Posttest follow-up measures were conducted during the week following the June 12, 2016 fatal shooting massacre at Pulse Orlando, a gay nightclub in Orlando, FL, USA. Forty-nine people were killed and 53 were injured. This horrific act was portrayed in the media for several weeks, creating a sense of fear, sadness, anxiety, as well as of solidarity in the LGBTQIA community worldwide. We are certain that this event had a significant influence on group participants’ anxiety and stress levels, and their feelings and perceptions of overall safety at the time of post evaluation.
Our group size was relatively small, and the entire demographic make-up of race and ethnicity consisted of eight white participants, with one participant also identifying as “American Indian/Alaska Native,” and another also identifying as “Hispanic/Latino/Latina.” Diversity inclusive of people of color and other races and ethnicities would be a factor of great value for future studies.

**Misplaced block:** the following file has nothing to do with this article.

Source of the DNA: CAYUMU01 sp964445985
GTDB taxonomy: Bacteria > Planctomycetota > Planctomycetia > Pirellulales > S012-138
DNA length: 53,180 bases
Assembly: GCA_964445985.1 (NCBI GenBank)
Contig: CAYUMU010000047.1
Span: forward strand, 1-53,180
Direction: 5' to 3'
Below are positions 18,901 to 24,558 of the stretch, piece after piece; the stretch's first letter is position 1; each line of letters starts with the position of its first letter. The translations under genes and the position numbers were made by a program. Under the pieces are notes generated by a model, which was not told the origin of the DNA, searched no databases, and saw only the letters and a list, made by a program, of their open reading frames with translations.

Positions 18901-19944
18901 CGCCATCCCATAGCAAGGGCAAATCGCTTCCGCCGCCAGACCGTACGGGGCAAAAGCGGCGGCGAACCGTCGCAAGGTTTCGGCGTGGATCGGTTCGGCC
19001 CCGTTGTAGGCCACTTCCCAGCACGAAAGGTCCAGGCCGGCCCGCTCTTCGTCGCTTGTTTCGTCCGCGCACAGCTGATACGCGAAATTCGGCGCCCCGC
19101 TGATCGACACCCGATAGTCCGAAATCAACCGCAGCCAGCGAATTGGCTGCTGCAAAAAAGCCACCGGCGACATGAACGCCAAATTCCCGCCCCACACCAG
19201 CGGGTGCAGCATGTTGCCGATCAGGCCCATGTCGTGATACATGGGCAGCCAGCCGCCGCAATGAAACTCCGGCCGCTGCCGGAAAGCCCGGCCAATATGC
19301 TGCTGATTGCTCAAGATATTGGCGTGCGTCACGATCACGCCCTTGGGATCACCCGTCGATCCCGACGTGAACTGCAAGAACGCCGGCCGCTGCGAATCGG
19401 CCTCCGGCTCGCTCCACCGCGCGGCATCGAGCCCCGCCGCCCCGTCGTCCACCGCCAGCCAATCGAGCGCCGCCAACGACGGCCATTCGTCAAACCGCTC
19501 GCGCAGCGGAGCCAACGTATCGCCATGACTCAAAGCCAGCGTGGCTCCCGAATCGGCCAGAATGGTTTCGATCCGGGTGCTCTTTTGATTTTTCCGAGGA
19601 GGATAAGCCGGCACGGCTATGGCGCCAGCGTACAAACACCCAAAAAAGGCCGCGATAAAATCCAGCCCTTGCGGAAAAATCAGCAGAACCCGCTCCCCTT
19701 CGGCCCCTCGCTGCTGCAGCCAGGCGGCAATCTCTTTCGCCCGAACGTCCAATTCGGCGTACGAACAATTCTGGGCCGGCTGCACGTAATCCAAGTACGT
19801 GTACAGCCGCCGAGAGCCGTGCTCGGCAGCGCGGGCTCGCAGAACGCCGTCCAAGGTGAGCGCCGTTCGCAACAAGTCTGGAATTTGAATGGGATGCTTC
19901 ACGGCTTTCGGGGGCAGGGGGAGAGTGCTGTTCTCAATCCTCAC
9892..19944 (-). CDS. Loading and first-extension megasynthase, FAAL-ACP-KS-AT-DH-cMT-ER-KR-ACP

Future Directions of Research
Further research needs to be done in a larger sample with randomization. This line of research has a real potential to improve the lives of the transgender/gender non-conforming community. More research is needed for the exploration of how SE™ and other trauma-based treatments can address social trauma, which is chronic and persistent, often for a lifetime, in comparison to traumatic events which have no social component, have happened in the past, and which are often time-limited in nature.